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Gordon's D-Zone Arcive (2006-2014)

Monday, September 11, 2006


Five years ago, I remember watching on TV the terrifying attacks on the Twin Towers and I remembered when I had visited them myself in 1994. Everyone has been shaken by the attack and the realities that these attacks open up are not just frightening but concern us all. I do not think that we often stop and think about how easily we can lose everything or deal with a crisis. But then, can we afford to stop and think too much?

There have been many reasons put forward why the September 11 attacks had to happen. Some have blamed Al Qaeda, Osama bin Laden, the Taliban, Islamic fundamentalism, Jihad, etc. etc.
But although the organisation of terrorism has indeed a key role to play in the recruitment of willing suicide bombers, the question is why do these people choose to become "martyrs" and for what purpose?

I think that one of the reasons is that when we create categories between what is and what is not valid, right or true we are necessarily making judgements on people and not simply concepts. Simply put, we cannot speak of "women" or "disabled people" without being entrapped into believing that "women" or "disabled people" (for instance) act in the same way.

The danger I see in current international politics is in the overuse or oversimplification of these categories or labels. Take "arabs" for instance, how many people know that Arabs are not necessarily Muslim. And if they are Arab Muslims we can find differences as varied as the Catholic Church and the Protestant church?

I feel that the other problem is that it is religious fundamentalists who make most noise and are covered by media because it, well, sells. But this is but a distortion of the far complex reality that cannot be reduced to argumentations based on 'bad' governments or 'good' governments. The point is whether the government is giving people the opportunity or the will to make their own choices, moral judgements for state assessment are only political ploys I'm afraid.

And no body mentions that when we are declaring a war on a particular country we are declaring death to children, and other members of the community that are not part of the issue. But then, it's far easy for us to speak from the comfort of our homes. The reality is that:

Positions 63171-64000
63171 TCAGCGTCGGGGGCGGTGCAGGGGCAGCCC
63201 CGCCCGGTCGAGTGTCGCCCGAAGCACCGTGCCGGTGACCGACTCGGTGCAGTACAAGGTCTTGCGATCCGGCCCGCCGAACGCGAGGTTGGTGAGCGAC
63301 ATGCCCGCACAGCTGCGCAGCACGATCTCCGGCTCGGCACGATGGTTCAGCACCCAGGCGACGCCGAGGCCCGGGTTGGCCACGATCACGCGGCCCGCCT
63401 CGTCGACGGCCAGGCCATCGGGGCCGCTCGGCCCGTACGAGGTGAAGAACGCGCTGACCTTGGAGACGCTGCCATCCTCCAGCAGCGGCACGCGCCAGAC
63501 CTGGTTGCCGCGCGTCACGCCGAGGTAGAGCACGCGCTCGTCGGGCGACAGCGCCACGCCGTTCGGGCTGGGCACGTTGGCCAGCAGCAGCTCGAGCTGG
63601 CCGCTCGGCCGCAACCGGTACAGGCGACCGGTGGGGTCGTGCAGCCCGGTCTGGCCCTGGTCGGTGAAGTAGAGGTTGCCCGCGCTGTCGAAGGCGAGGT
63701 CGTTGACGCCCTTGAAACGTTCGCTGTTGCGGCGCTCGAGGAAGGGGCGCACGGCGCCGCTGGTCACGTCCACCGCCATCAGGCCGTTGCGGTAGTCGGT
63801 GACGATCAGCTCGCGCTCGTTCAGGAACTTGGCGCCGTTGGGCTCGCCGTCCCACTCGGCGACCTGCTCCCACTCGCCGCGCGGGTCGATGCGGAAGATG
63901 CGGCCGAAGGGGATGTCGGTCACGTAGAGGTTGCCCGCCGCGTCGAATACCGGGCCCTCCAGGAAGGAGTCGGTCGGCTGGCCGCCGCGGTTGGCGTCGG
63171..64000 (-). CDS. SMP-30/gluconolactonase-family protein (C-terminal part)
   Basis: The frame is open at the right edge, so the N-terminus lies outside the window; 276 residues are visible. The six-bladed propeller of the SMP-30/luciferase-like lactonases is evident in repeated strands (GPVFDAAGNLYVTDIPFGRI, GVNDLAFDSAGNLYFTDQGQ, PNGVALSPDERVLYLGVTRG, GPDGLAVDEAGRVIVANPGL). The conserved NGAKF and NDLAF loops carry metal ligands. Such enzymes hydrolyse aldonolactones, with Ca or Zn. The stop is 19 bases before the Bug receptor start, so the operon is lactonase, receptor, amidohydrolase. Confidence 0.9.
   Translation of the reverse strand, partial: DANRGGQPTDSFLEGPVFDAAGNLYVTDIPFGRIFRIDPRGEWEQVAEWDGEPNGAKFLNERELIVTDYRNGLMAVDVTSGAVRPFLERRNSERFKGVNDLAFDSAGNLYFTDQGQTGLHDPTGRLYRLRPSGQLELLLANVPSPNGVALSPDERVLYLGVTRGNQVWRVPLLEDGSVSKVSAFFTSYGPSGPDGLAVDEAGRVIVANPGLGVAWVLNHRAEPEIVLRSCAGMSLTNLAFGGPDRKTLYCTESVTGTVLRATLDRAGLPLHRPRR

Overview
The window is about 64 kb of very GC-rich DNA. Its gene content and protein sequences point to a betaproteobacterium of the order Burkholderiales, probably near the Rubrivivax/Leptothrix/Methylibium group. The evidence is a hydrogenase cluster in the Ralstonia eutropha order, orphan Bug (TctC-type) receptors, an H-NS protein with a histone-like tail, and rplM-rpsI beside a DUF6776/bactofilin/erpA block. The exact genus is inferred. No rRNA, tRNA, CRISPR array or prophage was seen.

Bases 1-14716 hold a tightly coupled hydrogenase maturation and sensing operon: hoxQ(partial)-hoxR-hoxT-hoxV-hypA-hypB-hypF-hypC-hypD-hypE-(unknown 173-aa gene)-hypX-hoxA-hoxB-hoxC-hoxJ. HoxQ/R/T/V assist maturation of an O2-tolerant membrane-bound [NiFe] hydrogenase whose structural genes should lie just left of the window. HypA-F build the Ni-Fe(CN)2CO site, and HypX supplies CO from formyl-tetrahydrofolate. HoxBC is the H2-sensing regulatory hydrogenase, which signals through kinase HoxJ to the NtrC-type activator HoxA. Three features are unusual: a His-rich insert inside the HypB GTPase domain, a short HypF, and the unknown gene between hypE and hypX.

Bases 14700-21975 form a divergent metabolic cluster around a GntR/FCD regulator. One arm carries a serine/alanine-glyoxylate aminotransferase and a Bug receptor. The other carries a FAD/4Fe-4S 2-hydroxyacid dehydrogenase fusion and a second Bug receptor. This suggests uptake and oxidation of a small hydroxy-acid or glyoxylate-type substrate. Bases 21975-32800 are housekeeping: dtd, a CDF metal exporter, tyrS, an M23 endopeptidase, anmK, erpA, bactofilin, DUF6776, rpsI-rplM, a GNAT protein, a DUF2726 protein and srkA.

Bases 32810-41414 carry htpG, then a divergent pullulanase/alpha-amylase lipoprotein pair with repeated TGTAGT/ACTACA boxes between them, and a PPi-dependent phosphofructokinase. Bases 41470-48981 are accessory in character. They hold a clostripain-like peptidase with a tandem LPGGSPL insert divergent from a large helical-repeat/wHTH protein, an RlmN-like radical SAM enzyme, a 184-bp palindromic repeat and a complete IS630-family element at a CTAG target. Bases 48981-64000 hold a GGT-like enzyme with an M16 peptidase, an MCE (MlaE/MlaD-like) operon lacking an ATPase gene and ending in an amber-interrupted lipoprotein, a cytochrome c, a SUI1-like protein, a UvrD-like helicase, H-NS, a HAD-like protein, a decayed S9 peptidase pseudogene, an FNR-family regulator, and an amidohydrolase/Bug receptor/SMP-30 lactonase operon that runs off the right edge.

1. children are still dying of hunger.
2. AIDS and other diseases are still claiming lives in the majority world (ex. Africa)
3. resources are exploited by Western powers in the majority world
4. political motivation and economic gain are mutually influential

That said, I feel that the war on terrorism can only fail if there is not a sincere effort on the powers involved to look into global solutions to our problems. A good thing perhaps that emerged out of 9/11 was that we realised that we are not living in our own private worlds unaffected by what others do.

Thus, I worry when we speak of each other as people that are apparently not deserving of being called 'human' or of being given proper recognition just because we may be different. I felt it as a kid growing up with an impairment and also as an adult when in certain situations. Being labelled, put into a box, or even being judged just because my biological truth does not agree with you deem to be normal or acceptable is not only hurtful but dehumanising.

What if one day you will have to face the same reality, what then will you hate yourself because you have gone out of your standards for 'personhood'? And what does this relate to 9/11?

The relationship is simply that we must be very careful when speaking of 'terrorists' or even 'Islam' without acknowledging the context in which these realities emerge and how if we are taken out of our comfortable sofas into war torn or hunger stricken areas we would react. For if you think about it, we have a responsibility to others when we are denying those we deem 'unworthy' of living their life.

The tragedy of 9/11 is indeed a tragedy. But it would an even greater tragedy if we do not wake up to the fact that we can no longer ignore the connection there is between each one of us. And this is not simply a matter of naming and blaming.